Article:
1. Don't listen to the guy who said go for a rope thinner than 10 - it will wear out rather quickly if you are a beginner.
2. Similarly do not go for the ROCA as these are not hard wearing but are generally cheaper but the ratio of cost to life can be drastic - arguably Beal ropes last about double the lifespan of other ropes...

These are both points I make from my own experience & having dealt with numerous ropes- everyone else is entitled to their opinion. Mammut ropes may last well as the ones I deal with have not been around long enough to prove otherwise. Personally ignore all the ranting that may follow & keep asking around - you will get the general idea.

I do echo what the guy said about the cars though - everyone thinks theirs is the best!

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Really, its not that bad...I think it's my shoes...


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PostPosted: Mon Feb 17, 2014 2:35 pm 
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Joined: Mon Jul 18, 2005 3:49 pm
Posts: 554
Location: Waterval Boven
When Mammut ropes were available in SA in the early nineties, a friend of mine bought a 10mm Galaxy 60m. (Back then that was a long rope). Second weekend out and he picked up a bad nick around the middle - had to cut! Just unlucky... This is no doubt one of the best ropes on the market.

In 2000 we bought a 10mm Roca Fanatic that is now being used as tat and dog leashes. It was not easy to kill that rope. We tried hard.

We used 3 Tendon 10.2mm ropes for rentals that we simply retired because of time used, slightly thickened up over time - they would still pull any Land Rover out of dodge.

Currently we have Beal Edlingers for rentals etc - they still look brand new after 2 years and they get (ab)used a lot, plenty top-roping action. The Edlinger feels a lot skinnier than other ropes of similar diameter and handles really well.

My point? I normally say that the best rope is a cheap rope. Ropes don't break. Some last a bit longer. Some handle better. Some slip through devices with more ease.

Get a Beal Edlinger 10.2x60m, best value for money.

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Roc 'n Rope Adventures
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PostPosted: Mon Feb 17, 2014 2:41 pm 
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Joined: Mon Jun 10, 2013 8:39 am
Posts: 46
Real Name: Mike J
Interesting to see such diversity of opinions.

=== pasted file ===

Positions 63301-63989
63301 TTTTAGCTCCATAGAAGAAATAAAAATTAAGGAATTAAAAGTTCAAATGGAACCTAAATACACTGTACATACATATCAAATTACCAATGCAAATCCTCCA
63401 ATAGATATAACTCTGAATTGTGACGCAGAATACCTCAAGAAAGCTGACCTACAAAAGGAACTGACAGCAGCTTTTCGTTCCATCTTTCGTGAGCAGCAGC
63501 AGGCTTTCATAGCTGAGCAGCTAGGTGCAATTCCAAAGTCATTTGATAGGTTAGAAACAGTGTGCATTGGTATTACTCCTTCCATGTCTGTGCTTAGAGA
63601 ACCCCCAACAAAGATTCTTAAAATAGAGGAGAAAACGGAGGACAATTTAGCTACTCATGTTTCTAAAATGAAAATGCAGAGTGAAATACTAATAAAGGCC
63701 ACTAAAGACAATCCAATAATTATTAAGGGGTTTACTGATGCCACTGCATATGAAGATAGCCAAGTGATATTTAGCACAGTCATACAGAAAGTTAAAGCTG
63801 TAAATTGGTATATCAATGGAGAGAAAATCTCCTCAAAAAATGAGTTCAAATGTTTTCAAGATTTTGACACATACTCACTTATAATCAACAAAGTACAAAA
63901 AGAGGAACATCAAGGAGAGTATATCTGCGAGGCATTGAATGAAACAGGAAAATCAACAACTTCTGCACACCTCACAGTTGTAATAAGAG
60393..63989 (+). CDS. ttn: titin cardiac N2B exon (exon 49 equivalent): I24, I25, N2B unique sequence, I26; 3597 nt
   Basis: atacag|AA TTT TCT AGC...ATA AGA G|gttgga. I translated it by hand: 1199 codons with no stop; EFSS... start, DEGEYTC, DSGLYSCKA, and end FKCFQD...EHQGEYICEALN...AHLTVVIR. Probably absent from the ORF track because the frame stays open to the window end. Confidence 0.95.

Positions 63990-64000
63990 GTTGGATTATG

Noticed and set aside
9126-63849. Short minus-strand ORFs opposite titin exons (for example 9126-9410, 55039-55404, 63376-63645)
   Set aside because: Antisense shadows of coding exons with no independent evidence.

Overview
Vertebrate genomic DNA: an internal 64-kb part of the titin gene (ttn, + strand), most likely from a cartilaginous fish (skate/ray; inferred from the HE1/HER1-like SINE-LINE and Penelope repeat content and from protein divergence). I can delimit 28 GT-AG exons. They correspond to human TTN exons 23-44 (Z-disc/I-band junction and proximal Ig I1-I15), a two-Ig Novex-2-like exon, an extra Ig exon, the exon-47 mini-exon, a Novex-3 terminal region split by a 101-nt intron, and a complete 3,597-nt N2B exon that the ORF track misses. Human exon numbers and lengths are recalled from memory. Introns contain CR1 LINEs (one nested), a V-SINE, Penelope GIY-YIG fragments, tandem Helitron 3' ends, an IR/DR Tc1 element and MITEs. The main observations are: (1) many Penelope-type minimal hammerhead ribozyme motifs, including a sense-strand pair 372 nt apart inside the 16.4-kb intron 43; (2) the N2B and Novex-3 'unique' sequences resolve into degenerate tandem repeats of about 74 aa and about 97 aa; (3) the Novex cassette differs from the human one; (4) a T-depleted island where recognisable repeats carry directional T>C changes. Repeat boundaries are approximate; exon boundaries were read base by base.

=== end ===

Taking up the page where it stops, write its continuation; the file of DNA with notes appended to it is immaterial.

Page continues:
Gustav, did you see Tony's Beal Joker 9.1 after four months? Watching his experience with that rope was enough to make me never buy a Beal rope. Also, not saying they are the authority, but Outdoor Gear Lab ranks the Beal Edlinger last in their ranking:

http://www.outdoorgearlab.com/Climbing- ... ws/ratings

Personally I like Sterling, although it seems impossible to get in SA.


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PostPosted: Mon Feb 17, 2014 2:56 pm 
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Joined: Thu Mar 23, 2006 10:16 am
Posts: 95
Yes great buying advice from Chris MacNamara & Co on ropes, diameters, brands, etc. Too much info to repeat here.
http://www.outdoorgearlab.com/Climbing-Rope-Reviews/Buying-Advice

A lot of information but make sure to click on all the tabs: Buying Advice, Overview, etc. etc.

Then shop here:
https://www.mountainmailorder.co.za/index.php?_a=viewCat&catId=317

- Robert


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PostPosted: Mon Feb 17, 2014 3:25 pm 
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Joined: Wed Jan 29, 2014 12:19 am
Posts: 4
Definitely look at investing in mammut...

It's a great rope that will last you a fair amount of time..

Investigate on MOUNTAIN MAIL ORDER. :thumright


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PostPosted: Mon Feb 17, 2014 3:36 pm 
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Joined: Thu Jan 20, 2011 11:03 am
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Location: Cape Town
Real Name: Cuan Lohrentz
I have an Edlinger...as do two of my friends...We all hate them and mine has been sitting in the garage for almost 2 years now.
Ours have all handled terribly badly. Feel like a freaking cable they're so stiff.
Anyway, I've heard from other people that's not the case. But I will personally never buy a rope 10mm or larger ever. Belay devices nowadays easily deal with a 9.1, let alone a 9.8 (things like the ATC guide, Reverso and Gri-Gri 2)

Get something that feels nice to use. Something which is smooth through a belay device. Brand really is not a huge factor as they are all good ropes.
Durability...given the choice I'd rather sacrifice this somewhat to enjoy using my rope instead of cursing it each time I use it.
Remember guys, technology has progressed somewhat since sub-10mm ropes were not particularly durable. Agreed. though...a 9.1 is not going to be particularly durable.

Point is you're gonna be stuck with it for a while, so get something you like and not necessarily something that will save you a little bit of money over a relatively long period of time :)